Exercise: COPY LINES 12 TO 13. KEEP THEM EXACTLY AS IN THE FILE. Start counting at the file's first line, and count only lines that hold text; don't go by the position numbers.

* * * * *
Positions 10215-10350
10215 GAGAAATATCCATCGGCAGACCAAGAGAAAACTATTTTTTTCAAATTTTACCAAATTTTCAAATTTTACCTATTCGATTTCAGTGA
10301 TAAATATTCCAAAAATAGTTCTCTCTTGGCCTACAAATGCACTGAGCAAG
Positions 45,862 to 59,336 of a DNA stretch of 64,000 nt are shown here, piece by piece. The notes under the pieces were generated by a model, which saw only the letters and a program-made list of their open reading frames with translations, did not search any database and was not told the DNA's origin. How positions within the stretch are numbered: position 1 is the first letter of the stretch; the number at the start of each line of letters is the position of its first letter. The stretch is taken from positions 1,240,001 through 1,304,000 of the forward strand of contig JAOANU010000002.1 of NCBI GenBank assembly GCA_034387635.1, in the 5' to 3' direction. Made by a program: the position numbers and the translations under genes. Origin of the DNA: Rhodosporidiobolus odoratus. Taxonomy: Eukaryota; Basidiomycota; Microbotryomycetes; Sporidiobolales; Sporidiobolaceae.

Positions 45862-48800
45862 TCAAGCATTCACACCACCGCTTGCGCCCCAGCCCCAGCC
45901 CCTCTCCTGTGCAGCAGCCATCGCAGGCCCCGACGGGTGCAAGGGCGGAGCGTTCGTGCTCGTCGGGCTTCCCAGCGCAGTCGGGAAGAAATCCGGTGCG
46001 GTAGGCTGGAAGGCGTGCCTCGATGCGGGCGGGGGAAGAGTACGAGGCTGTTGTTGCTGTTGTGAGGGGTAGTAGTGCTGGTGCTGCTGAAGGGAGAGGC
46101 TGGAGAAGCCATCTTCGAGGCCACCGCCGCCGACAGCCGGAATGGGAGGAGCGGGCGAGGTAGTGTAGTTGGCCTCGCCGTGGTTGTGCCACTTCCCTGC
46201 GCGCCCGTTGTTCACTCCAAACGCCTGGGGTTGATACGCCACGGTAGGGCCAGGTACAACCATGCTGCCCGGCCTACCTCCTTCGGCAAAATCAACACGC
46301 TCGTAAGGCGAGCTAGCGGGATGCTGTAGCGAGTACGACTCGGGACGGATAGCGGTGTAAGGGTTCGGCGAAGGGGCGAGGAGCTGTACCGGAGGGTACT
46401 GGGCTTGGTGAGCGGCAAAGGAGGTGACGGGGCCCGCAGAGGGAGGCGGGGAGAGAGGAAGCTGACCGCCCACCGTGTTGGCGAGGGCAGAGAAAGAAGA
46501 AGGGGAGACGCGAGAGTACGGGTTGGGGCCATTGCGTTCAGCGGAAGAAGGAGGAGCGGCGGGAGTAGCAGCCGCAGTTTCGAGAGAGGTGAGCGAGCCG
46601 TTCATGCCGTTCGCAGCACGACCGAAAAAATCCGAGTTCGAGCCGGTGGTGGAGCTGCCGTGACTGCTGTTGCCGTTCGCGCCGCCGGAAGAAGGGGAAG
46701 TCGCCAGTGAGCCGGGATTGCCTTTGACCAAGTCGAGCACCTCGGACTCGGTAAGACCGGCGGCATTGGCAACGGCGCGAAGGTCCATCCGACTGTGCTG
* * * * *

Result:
46401 GGGCTTGGTGAGCGGCAAAGGAGGTGACGGGGCCCGCAGAGGGAGGCGGGGAGAGAGGAAGCTGACCGCCCACCGTGTTGGCGAGGGCAGAGAAAGAAGA
46501 AGGGGAGACGCGAGAGTACGGGTTGGGGCCATTGCGTTCAGCGGAAGAAGGAGGAGCGGCGGGAGTAGCAGCCGCAGTTTCGAGAGAGGTGAGCGAGCCG